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The Schizophrenia of the AMA

cwa Wrote: Jun 19, 2012 11:43 PM
enthustic but less so than in the beginning. Then a hiccup occurs: a recession or a law suit or some minor reversal of fortune. This triggers the staff and the officers to become very concerned about the economic stability of the organization. Outside sources of income are actively pursued. The staff and the organization’s administration devote more time to developing this alternate income stream which they see as key to the survival of the organization as an entity and thus their jobs. As the organization becomes less and less dependent on member support, it is less interested in the members. More efforts are focused on outside income in an effort to replace direct member support and the death spiral begins. The organization becomes a s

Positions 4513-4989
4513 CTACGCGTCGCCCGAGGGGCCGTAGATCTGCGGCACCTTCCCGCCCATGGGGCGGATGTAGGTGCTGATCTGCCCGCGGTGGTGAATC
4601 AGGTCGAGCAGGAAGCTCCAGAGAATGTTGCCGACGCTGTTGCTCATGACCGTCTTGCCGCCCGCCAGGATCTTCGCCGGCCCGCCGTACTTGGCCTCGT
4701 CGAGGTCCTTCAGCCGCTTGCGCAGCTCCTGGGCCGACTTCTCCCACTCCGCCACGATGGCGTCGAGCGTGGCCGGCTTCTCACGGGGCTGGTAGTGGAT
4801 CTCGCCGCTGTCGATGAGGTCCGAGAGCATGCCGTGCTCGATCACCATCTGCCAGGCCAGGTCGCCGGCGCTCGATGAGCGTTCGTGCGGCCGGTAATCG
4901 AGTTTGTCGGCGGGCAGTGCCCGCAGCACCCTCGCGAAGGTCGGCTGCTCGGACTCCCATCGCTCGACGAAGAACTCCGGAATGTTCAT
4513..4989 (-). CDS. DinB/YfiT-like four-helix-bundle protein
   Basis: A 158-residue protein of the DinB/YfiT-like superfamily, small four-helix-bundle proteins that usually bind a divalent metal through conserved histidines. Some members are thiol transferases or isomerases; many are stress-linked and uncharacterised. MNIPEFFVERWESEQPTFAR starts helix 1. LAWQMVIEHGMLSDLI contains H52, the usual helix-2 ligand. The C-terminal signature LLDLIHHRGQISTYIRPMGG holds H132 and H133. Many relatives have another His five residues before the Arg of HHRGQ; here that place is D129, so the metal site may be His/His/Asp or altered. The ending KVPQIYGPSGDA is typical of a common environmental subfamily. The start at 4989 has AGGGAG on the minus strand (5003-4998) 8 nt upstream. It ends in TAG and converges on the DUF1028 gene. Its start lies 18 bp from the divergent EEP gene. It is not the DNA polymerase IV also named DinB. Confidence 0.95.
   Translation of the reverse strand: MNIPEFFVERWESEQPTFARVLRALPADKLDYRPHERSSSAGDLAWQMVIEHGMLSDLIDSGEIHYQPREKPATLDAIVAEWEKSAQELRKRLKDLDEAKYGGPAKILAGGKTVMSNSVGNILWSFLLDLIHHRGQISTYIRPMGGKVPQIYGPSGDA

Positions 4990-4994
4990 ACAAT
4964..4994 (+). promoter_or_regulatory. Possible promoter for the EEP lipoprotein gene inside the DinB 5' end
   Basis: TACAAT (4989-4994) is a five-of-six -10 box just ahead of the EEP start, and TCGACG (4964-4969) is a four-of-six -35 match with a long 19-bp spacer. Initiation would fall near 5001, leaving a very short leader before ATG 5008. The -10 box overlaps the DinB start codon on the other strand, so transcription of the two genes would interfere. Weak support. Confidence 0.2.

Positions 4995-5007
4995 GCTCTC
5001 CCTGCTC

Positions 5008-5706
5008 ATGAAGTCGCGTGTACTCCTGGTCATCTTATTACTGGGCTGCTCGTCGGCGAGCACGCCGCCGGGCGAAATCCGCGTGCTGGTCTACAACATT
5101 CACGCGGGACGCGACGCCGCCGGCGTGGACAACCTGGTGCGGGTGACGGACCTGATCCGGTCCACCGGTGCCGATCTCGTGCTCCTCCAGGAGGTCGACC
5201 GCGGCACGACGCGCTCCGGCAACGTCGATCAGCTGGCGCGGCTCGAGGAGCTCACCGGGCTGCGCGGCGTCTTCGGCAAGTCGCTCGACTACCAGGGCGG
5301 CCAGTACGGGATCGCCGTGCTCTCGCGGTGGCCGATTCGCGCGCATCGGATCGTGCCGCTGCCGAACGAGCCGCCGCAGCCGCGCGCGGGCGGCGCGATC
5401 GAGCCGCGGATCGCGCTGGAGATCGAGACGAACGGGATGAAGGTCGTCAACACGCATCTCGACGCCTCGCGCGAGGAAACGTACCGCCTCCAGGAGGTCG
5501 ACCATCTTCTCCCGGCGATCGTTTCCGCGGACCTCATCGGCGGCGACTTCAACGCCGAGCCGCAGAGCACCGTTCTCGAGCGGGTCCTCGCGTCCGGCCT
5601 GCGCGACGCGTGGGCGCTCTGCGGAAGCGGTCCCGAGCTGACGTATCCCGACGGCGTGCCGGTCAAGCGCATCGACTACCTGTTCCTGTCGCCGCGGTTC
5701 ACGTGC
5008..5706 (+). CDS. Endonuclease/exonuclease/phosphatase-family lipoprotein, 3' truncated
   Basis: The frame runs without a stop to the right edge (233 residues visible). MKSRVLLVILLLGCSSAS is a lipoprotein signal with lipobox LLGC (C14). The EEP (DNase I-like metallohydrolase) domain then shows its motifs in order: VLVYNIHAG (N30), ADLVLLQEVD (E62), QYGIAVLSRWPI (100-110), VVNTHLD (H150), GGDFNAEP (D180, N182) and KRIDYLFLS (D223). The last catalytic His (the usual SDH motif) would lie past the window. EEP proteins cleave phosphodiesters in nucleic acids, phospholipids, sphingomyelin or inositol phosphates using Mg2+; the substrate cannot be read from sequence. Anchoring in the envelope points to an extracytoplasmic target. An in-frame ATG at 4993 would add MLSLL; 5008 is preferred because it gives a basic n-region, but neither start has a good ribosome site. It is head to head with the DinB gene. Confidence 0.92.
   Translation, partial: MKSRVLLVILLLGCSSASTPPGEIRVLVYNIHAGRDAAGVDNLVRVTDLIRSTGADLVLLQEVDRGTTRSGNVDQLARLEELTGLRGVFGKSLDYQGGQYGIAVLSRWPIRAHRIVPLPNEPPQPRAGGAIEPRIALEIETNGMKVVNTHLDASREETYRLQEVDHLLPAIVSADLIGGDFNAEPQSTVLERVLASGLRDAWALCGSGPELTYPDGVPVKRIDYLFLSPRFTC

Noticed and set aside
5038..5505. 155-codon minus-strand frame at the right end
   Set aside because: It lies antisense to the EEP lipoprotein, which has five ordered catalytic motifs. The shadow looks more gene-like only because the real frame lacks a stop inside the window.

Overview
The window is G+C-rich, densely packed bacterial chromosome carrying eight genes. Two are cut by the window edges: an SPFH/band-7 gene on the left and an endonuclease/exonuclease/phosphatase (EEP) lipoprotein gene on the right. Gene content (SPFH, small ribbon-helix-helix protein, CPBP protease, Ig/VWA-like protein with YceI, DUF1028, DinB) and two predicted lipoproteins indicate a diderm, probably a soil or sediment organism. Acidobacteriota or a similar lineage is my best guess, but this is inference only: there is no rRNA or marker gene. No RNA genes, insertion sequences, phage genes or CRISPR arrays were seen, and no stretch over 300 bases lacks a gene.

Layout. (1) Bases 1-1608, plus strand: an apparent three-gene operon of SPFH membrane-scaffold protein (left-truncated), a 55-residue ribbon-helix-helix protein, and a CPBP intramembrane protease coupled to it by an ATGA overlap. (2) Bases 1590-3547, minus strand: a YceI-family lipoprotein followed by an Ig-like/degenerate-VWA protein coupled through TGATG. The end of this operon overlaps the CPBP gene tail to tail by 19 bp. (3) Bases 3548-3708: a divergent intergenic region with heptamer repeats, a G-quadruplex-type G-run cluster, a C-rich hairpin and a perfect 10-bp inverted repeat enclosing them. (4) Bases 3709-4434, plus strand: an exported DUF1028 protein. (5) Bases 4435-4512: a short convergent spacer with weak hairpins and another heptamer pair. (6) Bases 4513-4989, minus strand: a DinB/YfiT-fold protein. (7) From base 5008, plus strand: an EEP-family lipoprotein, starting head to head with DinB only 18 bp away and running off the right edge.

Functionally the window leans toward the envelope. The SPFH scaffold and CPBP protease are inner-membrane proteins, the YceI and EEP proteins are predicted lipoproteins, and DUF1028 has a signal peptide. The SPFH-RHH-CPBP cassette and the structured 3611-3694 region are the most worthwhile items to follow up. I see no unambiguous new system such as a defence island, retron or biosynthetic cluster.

In the aftermath of the Obama presidential election, healthcare reform became an intensely debated political issue, and the American Medical Association (AMA) had a difficult time deciding their position on the Affordable Care Act (ACA, Obamacare). In 2009, the AMA initially announced that they could not support President Obama'a plan for healthcare reform. One week later, they abruptly reversed course, proclaiming that they were completely behind his plan; support which proved critical for passage of this bill. Two weeks ago, the AMA announced their version of a premium support plan for Medicare, which would be introduced and debated during their...